Eight days after picking up the automobile, Wanda undertook to pass an automobile on a wet road; and, according to Wanda, she observed a pool of water in the road ahead of her. She testified that she applied the brakes, that the right-front wheel grabbed sending her automobile into a spin and out of control. The automobile struck a telephone pole resulting in severe personal injuries.

According to witnesses who testified for Wanda, it was discovered that the right-front brake drum was "out of round" to a degree exceeding factory specifications. They testified that this was a defect in the manufacturing process which would cause the automobile to pull to the right when the brakes were applied.

*747 Wanda's version of the accident was contradicted, as was the testimony of the extent that the "out of round" condition of the brake drum exceeded factory specification, or that the brake drum was "out of round" at all. All of this presents no problem as a jury issue was presented. Numerous errors are asserted; however, we conclude that appellants' assertion that Wanda failed to prove causation is dispositive of the case.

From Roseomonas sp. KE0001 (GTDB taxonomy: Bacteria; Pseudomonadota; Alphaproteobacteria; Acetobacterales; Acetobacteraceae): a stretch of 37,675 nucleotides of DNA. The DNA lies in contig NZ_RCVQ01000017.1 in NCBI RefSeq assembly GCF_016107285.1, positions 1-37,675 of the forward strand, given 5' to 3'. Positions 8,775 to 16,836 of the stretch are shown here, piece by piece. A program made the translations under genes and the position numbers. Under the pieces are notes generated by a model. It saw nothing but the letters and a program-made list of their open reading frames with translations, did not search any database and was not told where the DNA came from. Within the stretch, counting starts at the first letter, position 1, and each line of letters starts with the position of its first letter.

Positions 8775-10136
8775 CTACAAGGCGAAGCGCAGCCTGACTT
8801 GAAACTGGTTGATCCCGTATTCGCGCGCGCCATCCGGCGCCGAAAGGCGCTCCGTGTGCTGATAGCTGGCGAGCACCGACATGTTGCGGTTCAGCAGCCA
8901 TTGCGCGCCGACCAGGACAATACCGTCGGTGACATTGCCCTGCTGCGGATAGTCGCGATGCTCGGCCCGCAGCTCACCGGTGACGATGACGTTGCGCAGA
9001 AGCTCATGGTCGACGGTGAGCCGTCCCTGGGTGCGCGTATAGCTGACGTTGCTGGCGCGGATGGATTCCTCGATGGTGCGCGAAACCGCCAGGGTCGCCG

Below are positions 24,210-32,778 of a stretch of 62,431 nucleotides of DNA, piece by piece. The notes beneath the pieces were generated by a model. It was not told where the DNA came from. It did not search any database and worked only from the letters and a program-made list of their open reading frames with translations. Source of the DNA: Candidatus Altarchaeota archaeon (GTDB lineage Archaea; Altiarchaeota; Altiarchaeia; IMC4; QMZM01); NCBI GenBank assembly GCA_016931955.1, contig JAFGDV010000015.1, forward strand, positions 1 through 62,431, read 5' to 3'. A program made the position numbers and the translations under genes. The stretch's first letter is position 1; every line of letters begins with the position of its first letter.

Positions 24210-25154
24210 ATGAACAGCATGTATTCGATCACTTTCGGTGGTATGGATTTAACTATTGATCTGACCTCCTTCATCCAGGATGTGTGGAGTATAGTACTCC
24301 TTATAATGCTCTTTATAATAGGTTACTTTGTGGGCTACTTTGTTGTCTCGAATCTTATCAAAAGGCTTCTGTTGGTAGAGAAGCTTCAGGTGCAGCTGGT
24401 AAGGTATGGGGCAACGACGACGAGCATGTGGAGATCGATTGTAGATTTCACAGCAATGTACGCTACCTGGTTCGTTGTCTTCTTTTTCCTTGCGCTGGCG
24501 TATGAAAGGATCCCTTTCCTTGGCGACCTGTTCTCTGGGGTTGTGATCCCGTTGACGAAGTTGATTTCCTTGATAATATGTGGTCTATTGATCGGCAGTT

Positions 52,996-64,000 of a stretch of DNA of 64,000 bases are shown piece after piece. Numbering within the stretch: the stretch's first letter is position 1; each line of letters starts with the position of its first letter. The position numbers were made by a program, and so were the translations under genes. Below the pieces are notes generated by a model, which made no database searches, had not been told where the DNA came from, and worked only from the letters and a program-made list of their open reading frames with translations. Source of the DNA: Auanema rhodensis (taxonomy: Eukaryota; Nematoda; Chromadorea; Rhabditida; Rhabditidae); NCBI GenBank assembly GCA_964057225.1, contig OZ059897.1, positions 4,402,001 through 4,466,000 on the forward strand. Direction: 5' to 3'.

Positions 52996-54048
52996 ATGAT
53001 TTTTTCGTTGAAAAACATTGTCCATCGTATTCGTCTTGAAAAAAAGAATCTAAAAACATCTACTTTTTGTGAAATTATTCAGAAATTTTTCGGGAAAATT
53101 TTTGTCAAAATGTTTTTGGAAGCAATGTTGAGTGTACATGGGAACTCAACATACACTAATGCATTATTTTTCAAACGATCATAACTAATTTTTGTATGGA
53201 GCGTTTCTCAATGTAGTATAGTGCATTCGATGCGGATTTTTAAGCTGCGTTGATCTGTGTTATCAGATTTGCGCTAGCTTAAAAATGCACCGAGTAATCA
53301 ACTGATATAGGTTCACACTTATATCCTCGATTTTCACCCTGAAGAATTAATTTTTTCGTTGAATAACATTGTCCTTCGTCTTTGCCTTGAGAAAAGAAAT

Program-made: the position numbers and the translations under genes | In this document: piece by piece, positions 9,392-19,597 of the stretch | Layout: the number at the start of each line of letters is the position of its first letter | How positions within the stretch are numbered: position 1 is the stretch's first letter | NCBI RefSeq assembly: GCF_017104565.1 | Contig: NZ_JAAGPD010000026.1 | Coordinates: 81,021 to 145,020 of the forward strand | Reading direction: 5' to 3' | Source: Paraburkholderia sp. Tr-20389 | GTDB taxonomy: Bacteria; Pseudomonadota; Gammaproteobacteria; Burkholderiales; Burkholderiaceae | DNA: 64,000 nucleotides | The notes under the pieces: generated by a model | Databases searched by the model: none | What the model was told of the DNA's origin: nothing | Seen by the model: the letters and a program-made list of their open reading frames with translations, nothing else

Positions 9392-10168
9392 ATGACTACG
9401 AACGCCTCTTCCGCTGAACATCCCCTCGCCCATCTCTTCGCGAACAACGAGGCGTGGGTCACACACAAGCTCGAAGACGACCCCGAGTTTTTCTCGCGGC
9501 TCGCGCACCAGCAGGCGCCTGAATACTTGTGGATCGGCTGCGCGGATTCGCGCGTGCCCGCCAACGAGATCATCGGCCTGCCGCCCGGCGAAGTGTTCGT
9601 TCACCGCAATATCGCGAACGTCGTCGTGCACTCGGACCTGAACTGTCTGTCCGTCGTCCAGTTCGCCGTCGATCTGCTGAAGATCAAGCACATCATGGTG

All of Wanda's witnesses testified that an "out of round" brake drum on the right front would cause the automobile to pull to the right when the brakes were applied. On cross-examination they testified that dirt and dust in the left brake lining would cause the automobile to pull to the right. There was testimony that the brake drums were blown out when the automobile was taken to Kelly Vance Motors. They further testified on cross-examination that water in the left brake lining would cause the automobile to pull to the right; that improper adjustment of the right-front brake drum would cause the automobile to pull to the right. There was testimony by one of the witnesses that an examination of the right-front brake after the accident revealed that it was adjusted too tightly. Wanda's witnesses further testified on cross-examination that improper tire pressure and improper alignment could cause pulling.